Political and legal conflicts over the water supply are highly likely in seven of the West’s biggest cities by 2025, a federal study found.
The Interior Department identified Las Vegas; Reno; Albuquerque; Denver; Houston; Salt Lake City; and Flagstaff, Ariz., as cities where conflict is most likely over the next two decades. The Rio Grande and the Colorado River also were named “highly likely” sources of conflict.
“It may simply be a situation where people want to water their lawns or irrigate their fields and there simply is not enough water available,” Interior Secretary Gale A. Norton said.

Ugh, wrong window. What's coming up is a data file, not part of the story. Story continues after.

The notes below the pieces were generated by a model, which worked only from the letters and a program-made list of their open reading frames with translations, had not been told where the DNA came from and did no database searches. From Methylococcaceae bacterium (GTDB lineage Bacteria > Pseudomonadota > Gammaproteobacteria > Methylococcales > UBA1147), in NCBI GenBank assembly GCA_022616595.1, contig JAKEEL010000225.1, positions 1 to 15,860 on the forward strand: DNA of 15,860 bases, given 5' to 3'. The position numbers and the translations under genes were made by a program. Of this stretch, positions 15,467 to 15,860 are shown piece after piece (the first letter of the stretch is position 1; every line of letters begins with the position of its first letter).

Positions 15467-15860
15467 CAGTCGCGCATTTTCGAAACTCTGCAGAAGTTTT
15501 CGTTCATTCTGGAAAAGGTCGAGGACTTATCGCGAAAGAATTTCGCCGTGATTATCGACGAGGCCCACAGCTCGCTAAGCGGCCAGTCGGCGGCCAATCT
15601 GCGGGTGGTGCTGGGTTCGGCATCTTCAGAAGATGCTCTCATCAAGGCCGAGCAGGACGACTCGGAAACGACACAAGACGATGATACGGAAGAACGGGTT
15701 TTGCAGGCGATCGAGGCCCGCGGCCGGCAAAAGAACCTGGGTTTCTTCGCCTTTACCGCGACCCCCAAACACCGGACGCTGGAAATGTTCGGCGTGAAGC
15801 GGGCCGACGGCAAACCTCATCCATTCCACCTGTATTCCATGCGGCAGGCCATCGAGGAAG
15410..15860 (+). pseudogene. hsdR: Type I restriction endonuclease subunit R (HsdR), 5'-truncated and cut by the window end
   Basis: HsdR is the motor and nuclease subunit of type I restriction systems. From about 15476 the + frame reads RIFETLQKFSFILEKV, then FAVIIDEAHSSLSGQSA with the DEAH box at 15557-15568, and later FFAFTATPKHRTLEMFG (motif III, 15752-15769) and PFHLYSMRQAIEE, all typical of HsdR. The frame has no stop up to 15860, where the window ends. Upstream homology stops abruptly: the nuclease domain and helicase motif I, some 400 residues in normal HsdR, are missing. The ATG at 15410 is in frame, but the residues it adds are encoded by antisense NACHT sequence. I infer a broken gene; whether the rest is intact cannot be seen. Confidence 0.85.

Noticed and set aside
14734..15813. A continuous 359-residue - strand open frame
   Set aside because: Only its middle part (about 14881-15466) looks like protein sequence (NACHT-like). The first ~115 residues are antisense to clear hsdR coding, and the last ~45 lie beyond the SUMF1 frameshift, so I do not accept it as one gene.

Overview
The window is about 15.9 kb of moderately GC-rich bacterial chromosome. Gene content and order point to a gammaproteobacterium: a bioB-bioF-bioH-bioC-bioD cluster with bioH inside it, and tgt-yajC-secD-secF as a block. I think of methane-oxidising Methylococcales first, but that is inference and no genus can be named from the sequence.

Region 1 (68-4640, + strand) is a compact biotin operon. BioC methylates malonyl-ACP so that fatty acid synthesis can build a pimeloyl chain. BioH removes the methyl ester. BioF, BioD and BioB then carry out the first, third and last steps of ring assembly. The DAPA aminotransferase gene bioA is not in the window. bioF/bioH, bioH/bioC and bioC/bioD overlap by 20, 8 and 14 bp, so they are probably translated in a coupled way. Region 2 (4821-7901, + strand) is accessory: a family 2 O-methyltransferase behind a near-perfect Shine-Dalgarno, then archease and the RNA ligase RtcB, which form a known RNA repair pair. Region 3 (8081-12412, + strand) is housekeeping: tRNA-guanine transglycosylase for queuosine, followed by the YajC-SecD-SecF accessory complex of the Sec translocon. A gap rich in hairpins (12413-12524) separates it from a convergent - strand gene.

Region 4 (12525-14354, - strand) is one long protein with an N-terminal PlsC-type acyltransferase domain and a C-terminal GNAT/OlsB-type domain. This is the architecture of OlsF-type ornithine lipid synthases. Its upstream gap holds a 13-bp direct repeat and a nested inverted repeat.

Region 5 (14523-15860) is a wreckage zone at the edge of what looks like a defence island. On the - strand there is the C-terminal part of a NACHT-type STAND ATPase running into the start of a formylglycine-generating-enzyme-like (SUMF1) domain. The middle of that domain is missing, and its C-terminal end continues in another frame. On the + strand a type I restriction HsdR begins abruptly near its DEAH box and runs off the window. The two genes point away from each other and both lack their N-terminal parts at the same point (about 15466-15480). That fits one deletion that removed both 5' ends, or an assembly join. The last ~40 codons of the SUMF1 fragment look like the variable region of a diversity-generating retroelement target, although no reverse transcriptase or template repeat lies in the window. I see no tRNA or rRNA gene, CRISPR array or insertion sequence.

A department initiative would focus money and technology to develop ways to conserve water, improve dams and reservoirs and stretch water resources. The department said a “substantial” possibility of water wars exists among Los Angeles, Sacramento, San Diego, Phoenix and San Antonio. A third level of cities had a “moderate” chance of future conflict, including Seattle; Dallas; Casper, Wyo.; Boise, Idaho; and Salem, Ore.
The study was based on population trends, rainfall records, water capacity and storage and habitats of endangered species, officials said.